very place- by the grace of, and with the help and guidance of
the Nez Perce. Without the Nez Perce, Lewis and Clark would
not have been successful, and would probably be unheard of today.
Arguably, what is now the continental U.S. could have been very
different today, shared between the U.S., France, Spain, and Britain.
I highly suggest reading the Ambrose book, to see how truly important
L & C's expedition was in shaping our country.
through the town of Kooskia (pronounced KOOS-key). and camped
at the River Junction Campground, an absolute pit! The bathrooms
and pay shower were filthy, and the mosquitoes ate me alive.
I showered as quickly as I could, and collapsed in my tent to
eat a cold dinner.
a short distance into Kooskia for breakfast Wednesday morning,
Then started my 70 mile climb up the Lolo Pass, following in the
footsteps of Lewis and Clark. Lolo, crossing the Bitterroot
Range of the Rocky Mountains, was the major obstacle for the Corps
of Discovery in both directions, taking months to cross each way.
gradual climb up the Lochsa River Canyon (pronounced LOCK-saw)
was beautiful. Once I passed Lowell and began the climb,
the road was without any services other than primitive campgrounds
for 66 miles.
plenty of birds and mule deer on the way up, but no moose or bear,
though I kept looking for large game.
halfway up, I stopped at the historic Lochsa Ranger Station.
The docents, the Humphreys, were a retired couple who live in
Tucson in the winter, and Maine in the summer. I had a great
time visiting with them. They lived near Philadelphia for
almost 30 years! Dr. Humphrey was a chemical engineering
professor at Penn, then Dean of that school. During this
time, the Humphreys lived on Ridley Creek, just south of Philadelphia
in Delaware County. He later taught at Lehigh and Penn State
on the porch and rested for a while at the Ranger Station, watching
a group of hummingbirds do battle over a feeder.
Wednesday night at the Wilderness Gateway Campground, a U.S. Forest
Service facility with flush toilets, but no showers. My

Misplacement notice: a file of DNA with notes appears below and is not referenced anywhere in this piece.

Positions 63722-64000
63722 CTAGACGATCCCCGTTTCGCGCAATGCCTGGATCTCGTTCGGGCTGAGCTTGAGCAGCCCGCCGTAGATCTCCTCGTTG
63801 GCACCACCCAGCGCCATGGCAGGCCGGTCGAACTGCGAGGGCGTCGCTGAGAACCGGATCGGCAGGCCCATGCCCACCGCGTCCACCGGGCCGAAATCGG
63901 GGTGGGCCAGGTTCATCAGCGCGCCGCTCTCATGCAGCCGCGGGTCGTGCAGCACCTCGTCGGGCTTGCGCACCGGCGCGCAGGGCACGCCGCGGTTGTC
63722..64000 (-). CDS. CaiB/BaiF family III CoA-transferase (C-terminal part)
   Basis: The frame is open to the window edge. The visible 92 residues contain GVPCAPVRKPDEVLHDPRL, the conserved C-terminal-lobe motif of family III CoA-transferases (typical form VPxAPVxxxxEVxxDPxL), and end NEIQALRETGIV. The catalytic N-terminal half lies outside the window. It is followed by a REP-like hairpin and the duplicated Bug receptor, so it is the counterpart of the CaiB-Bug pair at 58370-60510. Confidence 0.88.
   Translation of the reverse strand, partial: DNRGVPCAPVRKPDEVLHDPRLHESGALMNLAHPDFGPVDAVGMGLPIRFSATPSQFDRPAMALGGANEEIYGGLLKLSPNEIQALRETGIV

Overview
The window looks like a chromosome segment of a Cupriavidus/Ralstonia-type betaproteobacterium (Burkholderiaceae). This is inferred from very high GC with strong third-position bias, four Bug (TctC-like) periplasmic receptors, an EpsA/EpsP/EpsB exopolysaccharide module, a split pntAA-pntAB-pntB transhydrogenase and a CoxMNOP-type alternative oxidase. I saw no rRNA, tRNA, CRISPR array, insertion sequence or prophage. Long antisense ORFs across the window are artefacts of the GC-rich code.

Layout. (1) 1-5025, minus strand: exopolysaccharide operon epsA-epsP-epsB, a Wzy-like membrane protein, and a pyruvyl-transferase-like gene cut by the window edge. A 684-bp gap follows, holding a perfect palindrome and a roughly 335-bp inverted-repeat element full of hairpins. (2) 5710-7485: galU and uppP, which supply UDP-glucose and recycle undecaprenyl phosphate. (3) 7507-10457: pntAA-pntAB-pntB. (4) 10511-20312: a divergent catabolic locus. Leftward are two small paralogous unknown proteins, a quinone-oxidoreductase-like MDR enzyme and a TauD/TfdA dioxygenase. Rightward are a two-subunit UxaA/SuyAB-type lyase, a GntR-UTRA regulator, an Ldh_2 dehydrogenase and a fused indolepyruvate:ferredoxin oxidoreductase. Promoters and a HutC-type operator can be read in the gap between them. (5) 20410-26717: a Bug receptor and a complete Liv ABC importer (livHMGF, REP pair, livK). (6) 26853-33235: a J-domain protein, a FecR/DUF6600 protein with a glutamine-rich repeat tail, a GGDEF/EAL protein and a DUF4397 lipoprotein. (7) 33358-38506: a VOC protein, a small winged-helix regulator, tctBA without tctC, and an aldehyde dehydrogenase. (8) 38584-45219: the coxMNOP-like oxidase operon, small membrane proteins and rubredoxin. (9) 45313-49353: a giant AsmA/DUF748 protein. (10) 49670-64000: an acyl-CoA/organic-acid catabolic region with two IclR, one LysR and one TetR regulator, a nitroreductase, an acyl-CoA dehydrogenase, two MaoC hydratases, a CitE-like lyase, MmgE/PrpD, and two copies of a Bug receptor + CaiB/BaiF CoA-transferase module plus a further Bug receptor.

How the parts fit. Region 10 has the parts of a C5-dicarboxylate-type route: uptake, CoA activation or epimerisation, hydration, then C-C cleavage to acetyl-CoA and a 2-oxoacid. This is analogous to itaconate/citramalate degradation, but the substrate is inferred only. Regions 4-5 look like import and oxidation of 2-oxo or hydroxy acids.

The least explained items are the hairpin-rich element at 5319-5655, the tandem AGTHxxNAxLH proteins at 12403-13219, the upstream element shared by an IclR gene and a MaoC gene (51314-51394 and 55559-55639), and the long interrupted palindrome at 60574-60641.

shower bag did the trick.
point while I was there, a man in the campsite just next to mine
broke both of his legs wile he was chopping wood. The sites
were fairly far apart, and very private. I noticed the emergency
lights as night fell, but had no idea what had happened until
another camper filled me in the next morning.
early Thursday morning, so I could get over the pass before the
end of the day. I stopped for lunch at the Lochsa Lodge
in Powell, 13 miles short of the summit, and had a great Reuben
sandwich. Then, I made my summit push, getting there at
7:00PM, which instantly became 8:00PM, since I crossed into Montana,
and back into Mountain Time at the top.
the summit, it took me 15 minutes to coast the eight miles down
to Lolo Hot Springs, an historic spot turned tourist trap.
The Lewis and Clark expedition, along with their Nez Perce guides,
stopped and enjoyed themselves at this spot, after crossing Lolo
into a motel there, since the campground looked about as inviting
as River Junction, back in Kooskia.
I coasted down to the town of Lolo, stopping at the site of "Fort
Fizzle". Here, in 1877, Nez Perce under Chief Joseph,
who were trying to avoid relocation into a reservation, slipped
around a fort which had been hastily constructed to block their
after Lolo, I entered Missoula, and pulled up to the headquarters
of Adventure Cycling
Association, the organization that planned and mapped the
TansAmerica Bicycle Trail, as well as many other routes.
There were ten loaded touring bikes parked outside.
inside and signed in. There were cycle tourists milling
about everywhere. I signed in, but felt completely anonymous.
I wasn't expecting a hero's welcome, but I guess I wasn't expecting
to be ignored, either.
around for a few minutes, then walked outside. I went to
take something (my phone?) out of the bag that holds my valuables,
and bobbled my camera. It dropped onto the sidewalk with